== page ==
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South Mountain Park


 South Mountain Park/Preserve Map

The world's largest municipal park, South Mountain Park,  is  a vast, 16,500-acre mountain range lying along the southern flanks of the Phoenix, Arizona, metropolitan area. Protected as part of the Phoenix Mountain Preserve, it provides not only an oasis from city life and dozens of miles of hiking trails, but also a unique opportunity to view and ponder an incredible open-air gallery of ancient rock art, which is found throughout the park. 

Rock Art is a term used for designs made on rocks or on the earth's surface by people of recent or ancient history. The Hohokam peoples, who are believed to have made the rock art at South Mountain Park, occupied a wide area of south-central Arizona from around 300 BC to about 1400AD.  They were the skillful irrigation farmers, developing an elaborate irrigation network using only stone instruments and organized labor. 

South Mountain Park has 58 miles of trails for horseback riding, hiking and mountain biking. The trails vary in length and difficulty. 

The South Mountain Park/Preserve Interpretive Center is designed to help visitors understand the ecology of the desert. The main building houses display areas, classrooms, a library, and gift shop. A second structure houses a conference center and auditorium. 

"Despite their arid and forbidding appearance, the South Mountains are full of life," writes Todd Bostwick in his book Landscape of the Spirit. "More than 274 species of plants and 157 species of animals have been identified here, including 51 species of birds and 54 kinds of mammals."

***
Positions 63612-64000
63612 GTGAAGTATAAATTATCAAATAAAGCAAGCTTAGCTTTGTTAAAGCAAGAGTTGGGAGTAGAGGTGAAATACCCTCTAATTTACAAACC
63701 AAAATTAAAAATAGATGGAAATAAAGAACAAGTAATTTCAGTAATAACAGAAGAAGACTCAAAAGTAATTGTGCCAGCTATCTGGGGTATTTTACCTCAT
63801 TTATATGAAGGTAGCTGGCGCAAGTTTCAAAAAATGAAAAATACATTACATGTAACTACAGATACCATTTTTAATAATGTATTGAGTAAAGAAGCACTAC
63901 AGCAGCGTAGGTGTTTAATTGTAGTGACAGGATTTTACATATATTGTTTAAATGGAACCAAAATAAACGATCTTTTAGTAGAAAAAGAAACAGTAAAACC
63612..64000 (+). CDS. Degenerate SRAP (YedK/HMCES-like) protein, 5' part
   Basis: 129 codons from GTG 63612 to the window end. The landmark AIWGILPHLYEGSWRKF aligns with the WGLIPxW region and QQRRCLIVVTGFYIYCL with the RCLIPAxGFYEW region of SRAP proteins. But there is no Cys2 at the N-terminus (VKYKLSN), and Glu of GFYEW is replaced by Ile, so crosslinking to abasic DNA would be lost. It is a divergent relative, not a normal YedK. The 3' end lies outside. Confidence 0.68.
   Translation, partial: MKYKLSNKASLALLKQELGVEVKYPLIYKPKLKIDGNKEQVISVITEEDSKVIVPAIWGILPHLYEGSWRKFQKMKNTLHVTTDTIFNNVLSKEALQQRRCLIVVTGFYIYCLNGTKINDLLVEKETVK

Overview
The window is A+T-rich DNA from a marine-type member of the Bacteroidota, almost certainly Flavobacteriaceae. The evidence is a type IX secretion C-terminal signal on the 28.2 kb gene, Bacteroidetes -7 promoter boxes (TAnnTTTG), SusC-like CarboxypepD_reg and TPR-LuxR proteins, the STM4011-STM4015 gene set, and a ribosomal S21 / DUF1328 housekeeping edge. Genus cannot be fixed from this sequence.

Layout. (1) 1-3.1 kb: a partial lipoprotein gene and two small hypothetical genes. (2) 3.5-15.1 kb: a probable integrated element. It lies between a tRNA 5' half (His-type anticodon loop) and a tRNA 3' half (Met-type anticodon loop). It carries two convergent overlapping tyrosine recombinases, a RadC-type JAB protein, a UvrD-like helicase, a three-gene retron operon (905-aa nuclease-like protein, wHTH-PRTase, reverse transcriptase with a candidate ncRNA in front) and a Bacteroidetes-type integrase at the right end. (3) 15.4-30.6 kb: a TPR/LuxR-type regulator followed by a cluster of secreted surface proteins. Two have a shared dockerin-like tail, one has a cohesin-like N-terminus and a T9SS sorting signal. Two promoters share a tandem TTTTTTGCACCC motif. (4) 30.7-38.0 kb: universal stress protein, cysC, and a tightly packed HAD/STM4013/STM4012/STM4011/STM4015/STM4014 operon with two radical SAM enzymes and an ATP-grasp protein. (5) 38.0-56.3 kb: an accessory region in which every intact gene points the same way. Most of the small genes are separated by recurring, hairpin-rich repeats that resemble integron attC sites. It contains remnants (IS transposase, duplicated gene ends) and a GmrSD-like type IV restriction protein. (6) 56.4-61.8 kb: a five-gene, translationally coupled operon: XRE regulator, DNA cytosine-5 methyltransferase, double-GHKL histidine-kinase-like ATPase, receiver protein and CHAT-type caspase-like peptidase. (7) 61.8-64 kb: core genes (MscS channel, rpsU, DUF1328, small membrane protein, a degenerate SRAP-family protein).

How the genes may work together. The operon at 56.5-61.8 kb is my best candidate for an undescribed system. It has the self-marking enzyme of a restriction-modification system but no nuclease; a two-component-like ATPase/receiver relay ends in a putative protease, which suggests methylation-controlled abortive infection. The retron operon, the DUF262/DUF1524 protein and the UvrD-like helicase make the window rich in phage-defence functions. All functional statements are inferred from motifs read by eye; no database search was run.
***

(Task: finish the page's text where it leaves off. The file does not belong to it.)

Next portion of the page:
Landscape of the Spirits:
Hohokam Rock Art
at South Mountain Park

by Todd W. Bostwick
The University of Arizona Press, 2002
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Together with photographer Peter Krocek, archeaologist Todd Bostwick documents hundreds of rock art sites in South Mountain Park of metropolitan Phoenix, Arizona. Both a professional study and a handy guidebook, Landscape of the Spirits identifies the locations of these images and discusses what they may have meant to the people who made them.

Bostwick, the Phoenix City Archaeologist, has studied the Hohokam and their artwork for more than 20 years. This book is the product of hundreds of trips that he and Krocek made into the mountains over a five year period to locate, photograph, measure and sketch the rock art.

"Our study resulted in thousands of photographs, sketches, and field notes on the fascinating rock art in the South Mountains. We recorded more than 1,500 "panels" (discrete clusters) of petroglyphs but do not believe we have found them all; for on many trips to examine known sites, we found previously unknown petroglyphs. Rock art is present in areas with good visibility but also in not-so-easily-seen,
difficult-to-reach places."




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